- Renovators: When you are working on building sites that are built before 1978 or which contain lead paint, you will need to hold an active certificate. To get this certificate, you must complete 8-hour training, pass an examination and then apply for your certificate through the EPA website. Once you have it, you must keep it at the job site at all times to be RRP-compliant.
- Contractor: Even if you’re working as an independent contractor it’s important for you to be certified to ensure that you are working legally. Contractors are typically self-employed or working in small teams, and therefore they are often working alone or with a few other people which is why it’s important to hold a certificate to be RRP-compliant.
- Property Managers: If you are managing a project in which contractors or renovators are working on a building that is likely to contain lead then you must hold a lead certification. If you don’t, then you must hire an employee who is holding a valid lead certification to manage the project.
How to Become Certified in North Dakota
Before you can work on job sites that contain lead hazards, you must first attend a training course which will take eight hours. After completing the course, you will need to pass a final examination to prove that you are qualified to ensure the safety of the people on the site. After passing the exam, you will need to apply for your certificate through the EPA website.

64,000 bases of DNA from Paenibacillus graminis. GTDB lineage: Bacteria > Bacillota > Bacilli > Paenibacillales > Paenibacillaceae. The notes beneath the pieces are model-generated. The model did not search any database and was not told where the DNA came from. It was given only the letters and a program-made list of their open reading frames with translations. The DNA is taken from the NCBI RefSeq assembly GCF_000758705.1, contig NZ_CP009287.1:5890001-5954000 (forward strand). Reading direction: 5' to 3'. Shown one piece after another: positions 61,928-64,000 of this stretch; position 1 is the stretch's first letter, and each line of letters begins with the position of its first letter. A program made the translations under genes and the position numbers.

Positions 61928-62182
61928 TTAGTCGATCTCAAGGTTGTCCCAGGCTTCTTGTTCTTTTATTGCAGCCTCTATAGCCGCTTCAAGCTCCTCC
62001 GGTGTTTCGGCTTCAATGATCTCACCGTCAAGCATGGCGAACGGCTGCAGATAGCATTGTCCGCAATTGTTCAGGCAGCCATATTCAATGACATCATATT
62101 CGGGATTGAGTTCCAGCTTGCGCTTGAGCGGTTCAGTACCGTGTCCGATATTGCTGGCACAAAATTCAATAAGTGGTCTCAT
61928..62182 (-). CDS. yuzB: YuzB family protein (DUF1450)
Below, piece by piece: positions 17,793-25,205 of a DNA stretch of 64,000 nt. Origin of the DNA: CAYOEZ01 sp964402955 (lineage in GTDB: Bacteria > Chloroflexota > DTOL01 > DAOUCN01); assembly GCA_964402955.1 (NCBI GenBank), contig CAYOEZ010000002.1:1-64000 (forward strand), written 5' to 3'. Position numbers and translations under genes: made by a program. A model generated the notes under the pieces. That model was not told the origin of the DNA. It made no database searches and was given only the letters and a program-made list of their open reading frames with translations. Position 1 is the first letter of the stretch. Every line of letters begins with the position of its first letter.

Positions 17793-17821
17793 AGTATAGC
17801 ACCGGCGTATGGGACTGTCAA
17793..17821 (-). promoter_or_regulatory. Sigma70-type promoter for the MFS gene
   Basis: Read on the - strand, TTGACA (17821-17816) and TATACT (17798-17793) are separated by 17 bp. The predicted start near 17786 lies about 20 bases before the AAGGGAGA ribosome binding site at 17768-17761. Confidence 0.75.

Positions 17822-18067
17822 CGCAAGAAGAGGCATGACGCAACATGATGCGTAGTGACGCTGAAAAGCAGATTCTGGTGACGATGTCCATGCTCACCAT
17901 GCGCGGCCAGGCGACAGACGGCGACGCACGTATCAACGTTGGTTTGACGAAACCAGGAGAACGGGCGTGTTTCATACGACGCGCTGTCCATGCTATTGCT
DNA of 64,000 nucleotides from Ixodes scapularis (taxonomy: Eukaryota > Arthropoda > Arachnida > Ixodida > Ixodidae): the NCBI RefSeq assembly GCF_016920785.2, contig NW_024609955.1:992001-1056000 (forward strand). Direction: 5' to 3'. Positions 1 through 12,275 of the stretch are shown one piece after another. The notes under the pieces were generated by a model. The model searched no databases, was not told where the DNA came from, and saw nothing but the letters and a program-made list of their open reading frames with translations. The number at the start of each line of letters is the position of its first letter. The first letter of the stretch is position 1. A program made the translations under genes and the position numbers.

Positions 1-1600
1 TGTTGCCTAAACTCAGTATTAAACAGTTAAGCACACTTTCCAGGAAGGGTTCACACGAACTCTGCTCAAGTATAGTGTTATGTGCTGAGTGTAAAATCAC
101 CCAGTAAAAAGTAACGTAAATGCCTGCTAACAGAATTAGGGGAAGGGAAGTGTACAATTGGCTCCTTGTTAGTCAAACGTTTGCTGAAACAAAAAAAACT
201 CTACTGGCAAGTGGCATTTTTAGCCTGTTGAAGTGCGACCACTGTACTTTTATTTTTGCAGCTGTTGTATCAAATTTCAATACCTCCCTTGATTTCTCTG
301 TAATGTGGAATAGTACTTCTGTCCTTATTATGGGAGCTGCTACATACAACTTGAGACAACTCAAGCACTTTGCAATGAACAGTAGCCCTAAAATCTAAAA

Can I Take a Refresher Course?
A lead certification will only last for five years, which is why it’s important to renew your certificate if you want to continue working on lead hazard jobs sites. If you fail to renew your certificate before it expires, then you will be required to undertake the entire eight-hour training course again and pass the examination to earn a certificate.
However, you can prevent this by taking a refresher course which will only take four hours. Once you have completed this course, you can take your final examination, and after passing, you will be able to obtain another five-year certificate. By doing this, you can save yourself money and time.
RRP Rule Enforcement in North Dakota
North Dakota has not been authorized to run their RRP programs, and for this reason, the RRP Rule is enforced by the Department of Justice and the Environmental Protection Agency. Failing to abide by the RRP Rule can have severe consequences including heavy fines, forced closures of businesses and lost jobs.
Steps to Becoming Lead Certified in North Dakota
- Attend an EPA accredited training program
- Pass the final examination
- Apply for your certificate through the EPA website
- Once you have received the certificate, you must keep it on the job site at all times
Ready to get your Lead Paint Certification?
Helpful Links for Compliance in North Dakota
If you’d like to learn more about lead exposure, its health problems and what North Dakota does to protect its citizens, you can check out the following links:
Do You Still Have Questions About Lead Certification in North Dakota?
If you still have questions about lead certification after reading this page, feel free to reach out to our team, and we will guide you through the process to ensure that you become certified.